In a preferred embodiment, the bladder cushions 110-125 are filled with low pressure, high volume gas, with each bladder cushion 110-125 sealed off from each other bladder cushion 110-125 except for small indentations between the collars of the bladder cushions 110-125 and the central support structure 130 which allow a small volume of air to pass between the bladder cushions 110-125. A benefit to using low pressure, high volume gas for inflating the bladder structure 108 may be a general resistance to violent or volatile deflations when the bladder structure 108 or any of the bladder cushions 110-125 are punctured. Because the gas inside the bladder structure 108 and/or bladder cushions 110-125 is held at a low pressure in comparison to the outside pressure, when punctured, neither the bladder structure 108 nor any of the bladder cushions 110-125 will explode or rapidly lose any gas or air which they were inflated with. Rather, a punctured bladder structure 108 or bladder cushion 110-125 will slowly seep out gas and air, gradually deflating the punctured bladder cushion. Advantageously, because small indentations allow a small volume of gas to be exchanged between adjoining bladder cushions 110-125, when one bladder cushion 110-125 is punctured, if left unattended, eventually all of the air of the bladder structure 108 will slowly escape as well, gradually lowering the platform 105 from an elevated position to a deflated position, and avoiding any abrupt or dangerously fast descent. Another advantage to using low pressure, high volume air is that there may be little or no condensation, and therefore may be no need to dry the air or gas which is blown into the bladder structure 108.

In some embodiments, because low pressure, high volume gas or air is used, in the event of a punctured bladder structure 108 or bladder cushions 110-125, the blower may be activated to blow or pump a steady stream of continuous low pressure, high volume air back into the bladder structure 108 at roughly the rate of air lost through the puncture. In these embodiments, the bladder structure 108 may not deflate noticeably or at all. This may provide the elevated platform 100 with a rugged and durable quality and increase the life of any such elevated platform 100, bladder structure 108, and bladder cushions 110-125.

As such, the elevated platform 100 may provide at least two ways to safeguard passengers from unencumbered and rapid descent of platform 105 in the event of a punctured bladder structure 108. The first may be the use of a blower to keep the bladder structure inflated. The second such safeguard, as mentioned, may be the use of a bladder structure 108 which is subdivided into sections such as bladder cushions 110-125 each connected to each other by small holes, so that when a bladder cushion 110-125 is punctured, the entire bladder structure 108 does not rapidly lose low pressure, high volume gas, but instead gradually seeps the gas until the entire bladder structure 108 is deflated.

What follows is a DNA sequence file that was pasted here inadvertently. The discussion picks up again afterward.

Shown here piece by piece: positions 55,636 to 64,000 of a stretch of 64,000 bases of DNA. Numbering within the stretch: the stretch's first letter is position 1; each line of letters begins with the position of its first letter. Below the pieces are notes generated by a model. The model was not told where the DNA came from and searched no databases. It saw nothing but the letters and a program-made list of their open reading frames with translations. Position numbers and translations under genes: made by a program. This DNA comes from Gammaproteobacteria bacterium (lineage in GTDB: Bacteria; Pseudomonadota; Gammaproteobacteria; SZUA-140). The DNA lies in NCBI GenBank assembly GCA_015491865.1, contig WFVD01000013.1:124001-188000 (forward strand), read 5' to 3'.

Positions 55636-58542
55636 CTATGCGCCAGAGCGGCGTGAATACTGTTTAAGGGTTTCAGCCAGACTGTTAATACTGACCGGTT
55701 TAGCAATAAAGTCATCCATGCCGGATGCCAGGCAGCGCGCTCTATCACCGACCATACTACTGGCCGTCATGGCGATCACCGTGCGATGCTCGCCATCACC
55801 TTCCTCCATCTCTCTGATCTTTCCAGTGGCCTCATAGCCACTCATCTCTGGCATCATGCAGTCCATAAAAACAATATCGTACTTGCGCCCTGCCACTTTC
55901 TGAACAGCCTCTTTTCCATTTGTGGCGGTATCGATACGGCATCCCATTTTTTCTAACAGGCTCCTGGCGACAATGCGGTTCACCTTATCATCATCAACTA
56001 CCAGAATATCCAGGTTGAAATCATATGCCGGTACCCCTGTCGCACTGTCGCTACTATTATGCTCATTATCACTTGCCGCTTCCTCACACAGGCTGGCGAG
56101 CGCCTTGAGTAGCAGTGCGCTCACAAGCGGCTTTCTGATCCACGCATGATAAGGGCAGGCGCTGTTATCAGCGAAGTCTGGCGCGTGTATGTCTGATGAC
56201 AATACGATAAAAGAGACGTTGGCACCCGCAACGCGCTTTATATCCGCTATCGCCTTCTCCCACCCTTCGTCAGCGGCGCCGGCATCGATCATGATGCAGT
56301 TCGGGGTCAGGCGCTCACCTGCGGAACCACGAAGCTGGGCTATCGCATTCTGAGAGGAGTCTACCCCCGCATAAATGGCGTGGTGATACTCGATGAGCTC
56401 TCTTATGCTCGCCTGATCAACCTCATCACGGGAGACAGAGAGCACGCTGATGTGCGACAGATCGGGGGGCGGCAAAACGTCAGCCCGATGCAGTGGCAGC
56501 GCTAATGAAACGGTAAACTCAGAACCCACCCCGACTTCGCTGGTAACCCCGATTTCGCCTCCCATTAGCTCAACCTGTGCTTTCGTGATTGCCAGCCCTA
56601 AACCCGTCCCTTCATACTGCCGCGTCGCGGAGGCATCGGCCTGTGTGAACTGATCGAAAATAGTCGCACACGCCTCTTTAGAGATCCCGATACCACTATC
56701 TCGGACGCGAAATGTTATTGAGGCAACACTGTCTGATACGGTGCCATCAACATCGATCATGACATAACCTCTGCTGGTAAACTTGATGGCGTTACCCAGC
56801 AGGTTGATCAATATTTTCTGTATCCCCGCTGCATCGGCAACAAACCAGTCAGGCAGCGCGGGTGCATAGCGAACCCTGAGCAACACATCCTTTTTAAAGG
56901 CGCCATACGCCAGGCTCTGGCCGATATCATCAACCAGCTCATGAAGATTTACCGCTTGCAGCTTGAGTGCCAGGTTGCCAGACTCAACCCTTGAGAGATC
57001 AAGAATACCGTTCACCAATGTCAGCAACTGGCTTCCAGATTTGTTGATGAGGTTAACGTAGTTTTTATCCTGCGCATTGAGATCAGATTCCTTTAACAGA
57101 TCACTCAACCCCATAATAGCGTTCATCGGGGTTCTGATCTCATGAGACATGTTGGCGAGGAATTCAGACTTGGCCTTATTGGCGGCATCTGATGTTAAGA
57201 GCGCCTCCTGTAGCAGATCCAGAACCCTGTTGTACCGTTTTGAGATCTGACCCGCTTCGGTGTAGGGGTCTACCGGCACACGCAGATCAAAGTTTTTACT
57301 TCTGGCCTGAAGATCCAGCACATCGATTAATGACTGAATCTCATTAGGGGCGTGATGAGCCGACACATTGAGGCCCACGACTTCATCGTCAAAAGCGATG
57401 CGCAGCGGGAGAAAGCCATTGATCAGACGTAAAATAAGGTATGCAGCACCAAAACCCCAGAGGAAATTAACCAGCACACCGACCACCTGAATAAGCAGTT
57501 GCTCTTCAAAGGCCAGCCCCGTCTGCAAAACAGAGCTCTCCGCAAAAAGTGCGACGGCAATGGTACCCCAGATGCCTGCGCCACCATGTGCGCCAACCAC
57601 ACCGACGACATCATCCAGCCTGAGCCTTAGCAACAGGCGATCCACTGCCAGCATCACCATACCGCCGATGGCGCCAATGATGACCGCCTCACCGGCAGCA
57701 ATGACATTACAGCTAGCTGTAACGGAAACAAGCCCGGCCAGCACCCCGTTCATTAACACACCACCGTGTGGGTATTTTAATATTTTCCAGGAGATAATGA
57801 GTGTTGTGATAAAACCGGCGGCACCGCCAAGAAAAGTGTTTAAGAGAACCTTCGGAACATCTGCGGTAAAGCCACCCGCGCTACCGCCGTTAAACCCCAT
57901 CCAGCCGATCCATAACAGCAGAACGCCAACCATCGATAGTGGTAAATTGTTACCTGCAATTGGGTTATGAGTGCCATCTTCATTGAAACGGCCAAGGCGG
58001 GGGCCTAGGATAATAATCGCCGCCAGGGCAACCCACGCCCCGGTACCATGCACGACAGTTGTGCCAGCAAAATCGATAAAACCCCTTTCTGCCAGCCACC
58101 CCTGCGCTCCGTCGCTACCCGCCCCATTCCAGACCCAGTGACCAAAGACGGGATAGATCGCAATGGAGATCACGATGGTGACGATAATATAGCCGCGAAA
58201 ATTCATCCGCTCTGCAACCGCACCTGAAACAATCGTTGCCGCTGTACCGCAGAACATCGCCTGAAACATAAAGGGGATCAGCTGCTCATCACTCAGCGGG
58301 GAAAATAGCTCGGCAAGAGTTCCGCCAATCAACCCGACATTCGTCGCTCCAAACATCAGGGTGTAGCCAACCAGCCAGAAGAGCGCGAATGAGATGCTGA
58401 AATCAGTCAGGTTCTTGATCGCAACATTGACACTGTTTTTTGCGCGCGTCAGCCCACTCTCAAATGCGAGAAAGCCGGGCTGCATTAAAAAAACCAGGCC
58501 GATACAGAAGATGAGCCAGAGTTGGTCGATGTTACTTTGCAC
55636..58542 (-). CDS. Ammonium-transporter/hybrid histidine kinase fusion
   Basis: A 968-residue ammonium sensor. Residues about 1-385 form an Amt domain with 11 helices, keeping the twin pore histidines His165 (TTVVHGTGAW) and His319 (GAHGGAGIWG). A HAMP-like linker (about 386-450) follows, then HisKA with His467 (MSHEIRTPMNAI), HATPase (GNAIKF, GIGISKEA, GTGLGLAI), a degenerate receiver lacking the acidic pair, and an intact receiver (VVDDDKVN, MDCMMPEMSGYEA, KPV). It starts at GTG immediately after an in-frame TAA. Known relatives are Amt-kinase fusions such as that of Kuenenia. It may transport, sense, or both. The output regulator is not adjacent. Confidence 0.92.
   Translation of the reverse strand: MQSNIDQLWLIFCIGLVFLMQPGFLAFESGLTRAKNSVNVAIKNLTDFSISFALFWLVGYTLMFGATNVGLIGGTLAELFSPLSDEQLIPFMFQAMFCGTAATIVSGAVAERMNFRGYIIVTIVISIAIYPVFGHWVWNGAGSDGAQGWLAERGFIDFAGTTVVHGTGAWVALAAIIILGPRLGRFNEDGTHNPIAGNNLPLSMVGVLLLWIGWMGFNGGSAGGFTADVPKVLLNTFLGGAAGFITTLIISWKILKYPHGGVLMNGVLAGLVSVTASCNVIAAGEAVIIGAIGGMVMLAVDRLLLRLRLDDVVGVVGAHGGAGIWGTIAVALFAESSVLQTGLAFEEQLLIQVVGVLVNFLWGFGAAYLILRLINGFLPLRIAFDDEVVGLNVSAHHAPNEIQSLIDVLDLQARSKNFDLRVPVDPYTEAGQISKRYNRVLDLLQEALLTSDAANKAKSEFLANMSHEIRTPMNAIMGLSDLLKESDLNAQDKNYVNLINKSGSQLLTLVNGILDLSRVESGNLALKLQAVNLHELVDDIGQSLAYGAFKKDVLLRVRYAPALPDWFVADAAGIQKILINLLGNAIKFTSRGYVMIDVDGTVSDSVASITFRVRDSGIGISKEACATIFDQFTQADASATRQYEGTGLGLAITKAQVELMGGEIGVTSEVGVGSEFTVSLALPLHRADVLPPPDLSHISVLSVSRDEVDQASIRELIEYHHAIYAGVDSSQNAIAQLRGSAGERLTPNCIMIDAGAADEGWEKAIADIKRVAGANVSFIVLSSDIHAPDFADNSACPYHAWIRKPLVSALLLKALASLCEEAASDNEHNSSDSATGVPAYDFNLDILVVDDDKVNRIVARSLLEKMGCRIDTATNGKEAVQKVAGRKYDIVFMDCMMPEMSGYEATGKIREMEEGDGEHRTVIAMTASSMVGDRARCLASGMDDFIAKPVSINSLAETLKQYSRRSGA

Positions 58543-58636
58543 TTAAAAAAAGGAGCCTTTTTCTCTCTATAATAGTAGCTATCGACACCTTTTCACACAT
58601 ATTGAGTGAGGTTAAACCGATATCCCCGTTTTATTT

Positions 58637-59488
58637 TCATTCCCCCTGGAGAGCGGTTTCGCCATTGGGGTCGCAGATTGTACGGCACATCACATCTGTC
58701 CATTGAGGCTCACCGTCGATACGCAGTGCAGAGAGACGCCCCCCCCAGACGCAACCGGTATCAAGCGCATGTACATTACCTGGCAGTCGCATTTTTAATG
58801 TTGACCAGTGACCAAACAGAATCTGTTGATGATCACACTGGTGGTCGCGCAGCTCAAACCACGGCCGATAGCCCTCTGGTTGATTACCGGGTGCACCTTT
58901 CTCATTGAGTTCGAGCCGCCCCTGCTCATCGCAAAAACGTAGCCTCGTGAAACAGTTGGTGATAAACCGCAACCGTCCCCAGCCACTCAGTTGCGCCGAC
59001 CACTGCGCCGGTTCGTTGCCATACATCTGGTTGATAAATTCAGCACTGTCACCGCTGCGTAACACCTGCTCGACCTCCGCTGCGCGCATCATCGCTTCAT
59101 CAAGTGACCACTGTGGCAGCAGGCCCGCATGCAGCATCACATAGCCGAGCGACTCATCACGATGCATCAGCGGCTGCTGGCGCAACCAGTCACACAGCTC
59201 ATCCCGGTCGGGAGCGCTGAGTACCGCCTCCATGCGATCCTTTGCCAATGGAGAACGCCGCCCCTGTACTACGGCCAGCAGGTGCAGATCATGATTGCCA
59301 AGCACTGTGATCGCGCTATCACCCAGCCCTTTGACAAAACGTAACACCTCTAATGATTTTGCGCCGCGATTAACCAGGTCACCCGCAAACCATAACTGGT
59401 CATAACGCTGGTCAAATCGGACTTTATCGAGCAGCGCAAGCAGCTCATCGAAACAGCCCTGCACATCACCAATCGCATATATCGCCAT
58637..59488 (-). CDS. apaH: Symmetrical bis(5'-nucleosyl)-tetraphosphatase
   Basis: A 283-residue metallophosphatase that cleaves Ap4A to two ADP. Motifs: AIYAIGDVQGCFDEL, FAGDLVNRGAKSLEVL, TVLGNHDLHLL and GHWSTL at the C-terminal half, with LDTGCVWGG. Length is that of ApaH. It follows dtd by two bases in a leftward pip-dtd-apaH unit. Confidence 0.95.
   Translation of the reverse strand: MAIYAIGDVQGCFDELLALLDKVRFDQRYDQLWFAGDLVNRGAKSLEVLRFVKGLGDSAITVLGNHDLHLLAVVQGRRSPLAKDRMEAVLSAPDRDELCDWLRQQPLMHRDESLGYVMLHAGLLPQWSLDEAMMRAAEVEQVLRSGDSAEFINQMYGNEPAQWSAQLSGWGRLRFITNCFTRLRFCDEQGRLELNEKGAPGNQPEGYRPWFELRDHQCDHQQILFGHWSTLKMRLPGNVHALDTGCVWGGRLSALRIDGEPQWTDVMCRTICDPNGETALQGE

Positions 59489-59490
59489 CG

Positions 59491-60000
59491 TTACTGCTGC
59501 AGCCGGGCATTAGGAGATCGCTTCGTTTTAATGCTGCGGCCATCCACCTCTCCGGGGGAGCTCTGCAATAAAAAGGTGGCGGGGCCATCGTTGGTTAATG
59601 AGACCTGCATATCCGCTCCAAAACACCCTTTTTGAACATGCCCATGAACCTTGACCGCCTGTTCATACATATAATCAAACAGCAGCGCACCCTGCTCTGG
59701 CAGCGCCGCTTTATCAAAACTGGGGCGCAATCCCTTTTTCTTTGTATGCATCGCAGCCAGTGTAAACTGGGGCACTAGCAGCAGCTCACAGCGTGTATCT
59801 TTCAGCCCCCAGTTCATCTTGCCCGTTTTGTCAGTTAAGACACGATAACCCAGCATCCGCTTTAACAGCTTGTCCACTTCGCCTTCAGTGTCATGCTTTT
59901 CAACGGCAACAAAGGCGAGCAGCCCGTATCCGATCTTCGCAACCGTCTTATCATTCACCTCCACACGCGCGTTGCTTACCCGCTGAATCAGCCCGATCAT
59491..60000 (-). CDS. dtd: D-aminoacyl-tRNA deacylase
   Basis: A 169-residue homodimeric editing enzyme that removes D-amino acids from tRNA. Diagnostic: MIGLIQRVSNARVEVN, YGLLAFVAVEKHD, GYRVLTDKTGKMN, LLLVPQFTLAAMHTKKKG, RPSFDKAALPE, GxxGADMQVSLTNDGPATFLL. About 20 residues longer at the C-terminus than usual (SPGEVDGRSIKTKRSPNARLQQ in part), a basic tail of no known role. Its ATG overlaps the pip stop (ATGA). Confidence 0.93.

The elevated platform 100 may be additionally advantageous over scissors-lifts in that when a scissors-lift loses power, passengers may be stranded at a height until power can be restored. In the elevated platform 100, however, if power is lost, the bladder structure 108 may be manually deflated using a second valve near the top of the bladder structure 108 so that passengers safely and slowly descend to the ground in a safe manner.

In preferred embodiments, the central support structure 130 may be sealed or encased inside bladder structure 108. In this way, the central support structure 130 may provide support for the inflated bladder structure 108 from inside the bladder structure 108 itself, thereby mounting the inflatable bladder structure 108 to the ground without requiring a number of external connections which might otherwise present potential ripping, tearing, puncturing, or other unwanted interference.

Another advantage of the present elevated platform 100 is that, because of the function of the central support structure 130 which prevents lateral movement of the elevated platform 100, the elevated platform 100 is stable even at intermediate heights between the inflated position of FIG. 1 and the deflated position of FIG. 2. Such stability may be in that the platform 105 may be largely parallel with the ground below it, the platform 105 may be able to support cargo and users which may be able to move about the platform 105 comfortably and without tipping or moving the platform 105, and the elevated platform 100 may not sway, tip, or move much laterally or vertically, and further that some or all of the features may be accomplished without the use of any additional devices or equipment such as restraints, wires, cables, locking mechanism, hydraulics, or other such devices or equipment. In this way, the elevated platform 100 is capable of stably achieving any height between these positions without the use or aid of an external support system, features, or structure.